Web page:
WCAB Refuses to Exercise Jurisdiction Over NFL Player's Work Comp Claim

Publish Date:Jan 25, 2013
Summary:
In an en banc decision handed down on January 15, 2013, the Workers’ Compensation Appeals Board (WCAB) refused to exercise jurisdiction over an Arizona Cardinal football player’s workers’ compensation claim because the player had signed employment contracts with the Cardinals which provided that claims for workers’ compensation were to be filed in Arizona.
In an en banc decision handed down on January 15, 2013, the Workers’ Compensation Appeals Board (WCAB) refused to exercise jurisdiction over an Arizona Cardinal football player’s workers’ compensation claim because the player had signed employment contracts with the Cardinals which provided that claims for workers’ compensation were to be filed in Arizona.

Dennis McKinley played professional football for four years with the National Football League’s (NFL) Arizona Cardinals. His three employment contracts with the Cardinals stated, “Claims for workers’ compensation shall be filed with the Industrial Commission of Arizona.” During his four years with the Cardinals, McKinley played a total of 80 games; seven of those games were played in California. McKinley also participated in a five-day training camp in California. 

McKinley filed a workers’ compensation claim in California, alleging he suffered work-related injuries to multiple body parts as a result cumulative injury incurred while playing and practicing for the Cardinals.

The workers’ compensation judge dismissed the claim based on the forum selection clause in his contracts. The WCAB affirmed the judge’s action.

The WCAB concluded that it had the authority to determine whether it is the proper forum to adjudicate McKinley’s claim. The WCAB declined to exercise jurisdiction in view of McKinley’s “limited connection with California, and in light of the Arizona forum that [McKinley] and the Cardinals reasonably identified in their employment contracts.”  

Relying on a 1934 U.S. Supreme Court decision, McKinley contended that the forum selection clause in his employment contracts was unenforceable. The WCAB responded that the negative view of forum selection clauses was changed by the 1972 U.S. Supreme Court ruling in M/S Breman v. Zapata Off-Shore Co. The Breman decision created a presumption in favor of forum selection clauses which has been followed by California courts. The Court in Breman described four grounds that could overcome the presumption of validity of a forum selection clause. The four grounds are: 1) the clause is the product of fraud, 2) enforcement of the clause would be unreasonable, 3) conducting proceedings in the contractual forum would create grave difficulty and inconvenience, and 4) enforcement of the clause would violate strong public policy.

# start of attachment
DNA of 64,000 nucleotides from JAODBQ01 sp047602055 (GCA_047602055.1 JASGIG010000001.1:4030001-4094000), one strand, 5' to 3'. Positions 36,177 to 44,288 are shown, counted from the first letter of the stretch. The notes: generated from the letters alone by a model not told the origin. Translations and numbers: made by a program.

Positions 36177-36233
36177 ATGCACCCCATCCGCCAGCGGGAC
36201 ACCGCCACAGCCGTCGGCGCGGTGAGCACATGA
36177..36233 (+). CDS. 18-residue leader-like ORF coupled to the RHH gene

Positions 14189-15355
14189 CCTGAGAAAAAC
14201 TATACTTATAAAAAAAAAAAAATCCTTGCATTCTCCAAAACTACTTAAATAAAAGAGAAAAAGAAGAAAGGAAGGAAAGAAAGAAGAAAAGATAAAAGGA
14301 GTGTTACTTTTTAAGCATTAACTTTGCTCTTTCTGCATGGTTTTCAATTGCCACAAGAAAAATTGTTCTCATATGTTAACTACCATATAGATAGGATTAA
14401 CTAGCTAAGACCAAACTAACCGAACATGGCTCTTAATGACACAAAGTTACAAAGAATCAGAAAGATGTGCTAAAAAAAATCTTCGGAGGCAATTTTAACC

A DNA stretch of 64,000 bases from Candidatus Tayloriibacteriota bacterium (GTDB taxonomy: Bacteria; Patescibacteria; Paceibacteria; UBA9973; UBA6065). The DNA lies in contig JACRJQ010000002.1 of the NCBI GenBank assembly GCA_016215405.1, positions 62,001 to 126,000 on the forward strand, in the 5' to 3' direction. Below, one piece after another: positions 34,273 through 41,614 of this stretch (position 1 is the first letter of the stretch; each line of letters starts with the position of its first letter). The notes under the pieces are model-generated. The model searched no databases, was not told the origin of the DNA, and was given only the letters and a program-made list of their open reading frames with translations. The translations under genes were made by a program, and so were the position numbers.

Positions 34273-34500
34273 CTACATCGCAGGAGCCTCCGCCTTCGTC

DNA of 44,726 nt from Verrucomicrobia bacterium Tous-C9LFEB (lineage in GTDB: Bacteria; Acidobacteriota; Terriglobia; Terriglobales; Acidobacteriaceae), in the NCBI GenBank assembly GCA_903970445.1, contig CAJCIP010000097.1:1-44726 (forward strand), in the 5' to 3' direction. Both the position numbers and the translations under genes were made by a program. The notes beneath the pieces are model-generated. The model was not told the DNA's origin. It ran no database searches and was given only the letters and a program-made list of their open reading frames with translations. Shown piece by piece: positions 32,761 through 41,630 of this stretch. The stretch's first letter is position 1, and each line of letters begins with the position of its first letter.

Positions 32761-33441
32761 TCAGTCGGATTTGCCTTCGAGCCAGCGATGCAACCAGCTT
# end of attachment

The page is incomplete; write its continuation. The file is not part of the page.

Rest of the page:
The WCAB concluded that none of the grounds described in the Breman decision applied to McKinley’s situation. There was no evidence that the Cardinals perpetrated any fraud. Arizona is a reasonable forum since it is the home base for the Cardinals and McKinley resides there. There is no evidence that it would be gravely difficult or inconvenient for McKinley to file a workers’ compensation claim in Arizona. And, the forum selection clause in McKinley’s contracts did not violate California fundamental public policy; the WCAB concluded that “California has a stronger public policy interest in following the parties’ forum selection clause than it does in exercising jurisdiction over applicant’s claim for workers’ compensation.” 

In discussing the public policy issue, the WCAB noted that decisions involving forum selection have an impact on the delivery of justice in California. The WCAB ended its opinion with this observation about workers’ compensation claims filed by NFL players: “Our concern about court congestion and the overburdening of already strained judicial resources is not based upon abstract speculation. The NFL consists of 32 teams playing in 23 states and occasionally foreign countries. Each club is allowed a maximum of 53 players on their roster. Because three NFL teams are domiciled in California, players from all of the 29 other teams could potentially claim that they incurred some portion of a cumulative injury in California merely because they played one or more games in the state. In fact, numerous claims have been filed in California by professional football players and other professional athletes, and those claims impose a substantial burden on the WCAB’s limited resources.” 
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